THE WASHINGTON POST
The latest thing on Zoom meetings: A live goat | Comments by Harriet Ritvo
Ritvo, Professor of History Emerita who studies human-animal relations, said she's not surprised by the service's success. “Goats are very charming animals. They're intelligent and interactive — as long as they're not eating something that you don't want them to eat,” she said, adding that humans can feel bonded to and comforted by animals, even through a screen.
Story at The Washington Post
Stamp honors physicist who many feel deserved the Nobel Prize | David Kaiser
Chien-Shiung Wu suggested a cryogenic cobalt-60 source would be the best way to achieve a spin-polarized beta source. In addition, Kaiser notes, the Nobel Committee could have given a second prize for experimental observations in a later year.
Story at Science Magazine
WOMEN AND SHAKESPEARE PODCAST
Shakespeare, Woolf, and Shake-shifting | Diana Henderson
On this podcast, Henderson, an MIT Professor of Literature discusses Virginia Woolf, Shakespeare Films, and Shake-shifting. The series features women directors, actors, writers, and academics who are involved in making, interpreting, and redefining the works of Shakespeare.
Listen | Related: Reshaping Shakespeare across Time and Media
Why podcasting works for Pence | Heather Hendershot
Pence might not find it entirely straightforward to gain listeners, however, said Hendershot, who studies conservative and rightwing media. “Pence’s effort will be interesting to watch because he has alienated so much of Trump’s base by fulfilling his constitutional mandate and not overturning the election,” Hendershot said.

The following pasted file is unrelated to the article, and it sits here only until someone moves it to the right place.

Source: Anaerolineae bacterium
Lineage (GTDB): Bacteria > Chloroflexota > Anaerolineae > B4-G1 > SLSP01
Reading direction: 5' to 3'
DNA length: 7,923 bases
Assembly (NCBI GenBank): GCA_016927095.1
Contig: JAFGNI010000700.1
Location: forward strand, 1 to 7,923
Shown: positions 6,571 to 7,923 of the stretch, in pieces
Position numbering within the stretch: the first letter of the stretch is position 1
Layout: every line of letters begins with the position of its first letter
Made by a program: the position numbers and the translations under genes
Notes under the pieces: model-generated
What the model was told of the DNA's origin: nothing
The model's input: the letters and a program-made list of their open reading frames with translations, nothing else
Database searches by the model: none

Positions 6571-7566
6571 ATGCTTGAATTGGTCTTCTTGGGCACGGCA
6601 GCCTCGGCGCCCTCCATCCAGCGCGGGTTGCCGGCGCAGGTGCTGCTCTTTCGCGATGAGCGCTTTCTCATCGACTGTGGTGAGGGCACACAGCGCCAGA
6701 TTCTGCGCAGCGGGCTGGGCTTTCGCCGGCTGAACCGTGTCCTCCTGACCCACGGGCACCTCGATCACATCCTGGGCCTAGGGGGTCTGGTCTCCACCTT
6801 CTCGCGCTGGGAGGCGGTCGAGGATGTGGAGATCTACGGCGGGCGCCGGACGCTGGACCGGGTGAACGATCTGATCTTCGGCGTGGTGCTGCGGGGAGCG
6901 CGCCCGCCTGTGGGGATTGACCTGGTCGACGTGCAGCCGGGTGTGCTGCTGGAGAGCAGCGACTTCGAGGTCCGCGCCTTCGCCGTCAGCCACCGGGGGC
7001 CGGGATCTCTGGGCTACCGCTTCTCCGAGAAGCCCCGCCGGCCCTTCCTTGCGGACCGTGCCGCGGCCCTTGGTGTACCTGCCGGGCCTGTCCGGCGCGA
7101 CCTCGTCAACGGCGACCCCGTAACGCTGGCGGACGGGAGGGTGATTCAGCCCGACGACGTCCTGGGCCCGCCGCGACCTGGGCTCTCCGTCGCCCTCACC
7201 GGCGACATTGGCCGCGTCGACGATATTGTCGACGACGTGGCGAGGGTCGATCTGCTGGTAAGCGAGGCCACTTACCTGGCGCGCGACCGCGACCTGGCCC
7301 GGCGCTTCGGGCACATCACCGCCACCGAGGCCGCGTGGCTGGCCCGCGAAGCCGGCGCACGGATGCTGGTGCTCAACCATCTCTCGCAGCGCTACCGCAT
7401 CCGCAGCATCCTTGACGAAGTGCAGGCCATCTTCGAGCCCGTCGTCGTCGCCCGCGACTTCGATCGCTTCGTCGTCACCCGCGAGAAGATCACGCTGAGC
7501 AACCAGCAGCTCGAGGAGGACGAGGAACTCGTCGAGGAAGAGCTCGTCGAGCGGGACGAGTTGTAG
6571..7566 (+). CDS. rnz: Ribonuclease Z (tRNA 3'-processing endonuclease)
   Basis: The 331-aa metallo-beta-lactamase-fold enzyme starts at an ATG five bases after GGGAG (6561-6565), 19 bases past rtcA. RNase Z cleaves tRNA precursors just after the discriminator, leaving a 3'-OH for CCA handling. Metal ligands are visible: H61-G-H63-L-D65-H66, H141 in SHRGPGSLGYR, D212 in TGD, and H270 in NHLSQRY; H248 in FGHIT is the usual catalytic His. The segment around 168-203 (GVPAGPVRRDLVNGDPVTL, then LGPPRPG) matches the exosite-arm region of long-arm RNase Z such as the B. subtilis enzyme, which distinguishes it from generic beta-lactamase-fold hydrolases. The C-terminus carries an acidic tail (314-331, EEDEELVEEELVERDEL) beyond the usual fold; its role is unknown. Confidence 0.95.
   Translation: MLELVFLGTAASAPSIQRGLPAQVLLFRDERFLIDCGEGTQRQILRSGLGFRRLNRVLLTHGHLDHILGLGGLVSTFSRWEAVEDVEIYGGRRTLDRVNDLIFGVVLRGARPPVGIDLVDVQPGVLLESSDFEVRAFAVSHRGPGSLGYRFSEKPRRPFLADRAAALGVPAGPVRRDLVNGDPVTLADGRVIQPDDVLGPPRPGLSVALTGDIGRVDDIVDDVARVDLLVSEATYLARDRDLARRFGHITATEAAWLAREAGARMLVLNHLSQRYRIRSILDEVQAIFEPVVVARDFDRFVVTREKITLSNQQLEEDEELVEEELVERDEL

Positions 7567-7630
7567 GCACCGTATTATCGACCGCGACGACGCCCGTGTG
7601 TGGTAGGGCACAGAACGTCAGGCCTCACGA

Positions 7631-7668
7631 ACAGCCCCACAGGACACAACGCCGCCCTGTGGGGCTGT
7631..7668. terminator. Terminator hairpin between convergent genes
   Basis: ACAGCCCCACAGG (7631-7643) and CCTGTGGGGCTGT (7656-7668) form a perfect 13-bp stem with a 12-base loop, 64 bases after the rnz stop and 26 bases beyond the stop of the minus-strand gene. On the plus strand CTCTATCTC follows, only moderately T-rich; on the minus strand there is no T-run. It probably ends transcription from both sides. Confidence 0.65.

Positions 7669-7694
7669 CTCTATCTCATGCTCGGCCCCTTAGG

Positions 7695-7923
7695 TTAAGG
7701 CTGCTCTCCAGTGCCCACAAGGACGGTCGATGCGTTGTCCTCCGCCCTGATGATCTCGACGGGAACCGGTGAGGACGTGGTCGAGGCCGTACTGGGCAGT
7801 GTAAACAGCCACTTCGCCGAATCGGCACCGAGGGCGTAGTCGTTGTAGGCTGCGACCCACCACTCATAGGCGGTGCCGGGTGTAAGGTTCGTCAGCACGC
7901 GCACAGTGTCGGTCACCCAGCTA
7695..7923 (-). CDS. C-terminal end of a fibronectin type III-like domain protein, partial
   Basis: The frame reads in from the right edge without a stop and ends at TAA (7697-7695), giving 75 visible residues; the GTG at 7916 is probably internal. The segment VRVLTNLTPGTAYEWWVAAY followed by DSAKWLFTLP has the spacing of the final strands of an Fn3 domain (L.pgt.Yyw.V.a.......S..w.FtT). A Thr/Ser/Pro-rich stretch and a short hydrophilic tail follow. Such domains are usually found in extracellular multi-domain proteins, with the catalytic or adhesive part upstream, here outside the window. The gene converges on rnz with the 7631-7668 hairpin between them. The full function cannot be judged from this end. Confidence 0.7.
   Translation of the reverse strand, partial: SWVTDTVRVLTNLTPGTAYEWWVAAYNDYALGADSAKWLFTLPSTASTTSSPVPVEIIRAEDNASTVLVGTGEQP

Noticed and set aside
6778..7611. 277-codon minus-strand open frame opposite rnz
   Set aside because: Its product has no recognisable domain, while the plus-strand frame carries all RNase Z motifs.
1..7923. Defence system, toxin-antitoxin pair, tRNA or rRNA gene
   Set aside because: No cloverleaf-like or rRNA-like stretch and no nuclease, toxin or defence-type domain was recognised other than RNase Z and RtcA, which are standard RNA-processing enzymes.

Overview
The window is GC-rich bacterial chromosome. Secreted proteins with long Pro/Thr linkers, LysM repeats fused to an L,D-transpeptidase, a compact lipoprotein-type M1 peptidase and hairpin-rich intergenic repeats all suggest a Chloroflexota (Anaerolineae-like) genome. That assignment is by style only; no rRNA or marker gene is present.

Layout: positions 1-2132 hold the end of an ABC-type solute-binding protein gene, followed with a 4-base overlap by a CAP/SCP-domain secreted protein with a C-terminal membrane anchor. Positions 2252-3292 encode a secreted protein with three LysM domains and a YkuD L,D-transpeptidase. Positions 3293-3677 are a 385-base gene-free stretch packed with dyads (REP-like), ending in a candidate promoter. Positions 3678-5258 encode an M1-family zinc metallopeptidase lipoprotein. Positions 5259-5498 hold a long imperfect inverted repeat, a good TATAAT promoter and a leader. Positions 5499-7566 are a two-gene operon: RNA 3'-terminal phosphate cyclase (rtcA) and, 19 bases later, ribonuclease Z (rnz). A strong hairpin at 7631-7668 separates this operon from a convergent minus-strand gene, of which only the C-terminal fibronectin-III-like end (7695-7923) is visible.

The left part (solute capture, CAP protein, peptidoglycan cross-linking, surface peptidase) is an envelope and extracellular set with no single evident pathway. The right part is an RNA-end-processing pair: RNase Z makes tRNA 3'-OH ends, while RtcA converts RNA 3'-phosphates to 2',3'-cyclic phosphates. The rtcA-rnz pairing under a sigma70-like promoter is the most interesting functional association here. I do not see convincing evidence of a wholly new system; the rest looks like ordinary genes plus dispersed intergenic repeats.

Story at The Guardian
Osprey taking flight; iStock image
WISCONSIN PUBLIC RADIO
In the eye of an osprey | Alan Lightman
Locking eyes with another creature in the wild is a profound experience. One summer in Maine, Lightman, the acclaimed MIT novelist and physicist, watched a pair of ospreys grow up over many weeks. Then, during their first flight, he and they made eye contact.
Story at WPR program: To The Best of Our Knowledge
Terri Lyne Carrington collaborates on MIT Sounding
The definition of Black Girl Magic, revered jazz player Carrington is cool, calm and collected, but her schedule. She will be collaborating on the "It Must Be Now" project as part of the MIT Sounding series.
Story at ABC News | Carrington at MIT Sounding
THE BOSTON GLOBE
Chick Corea, pioneering jazz fusion keyboardist, dies at 79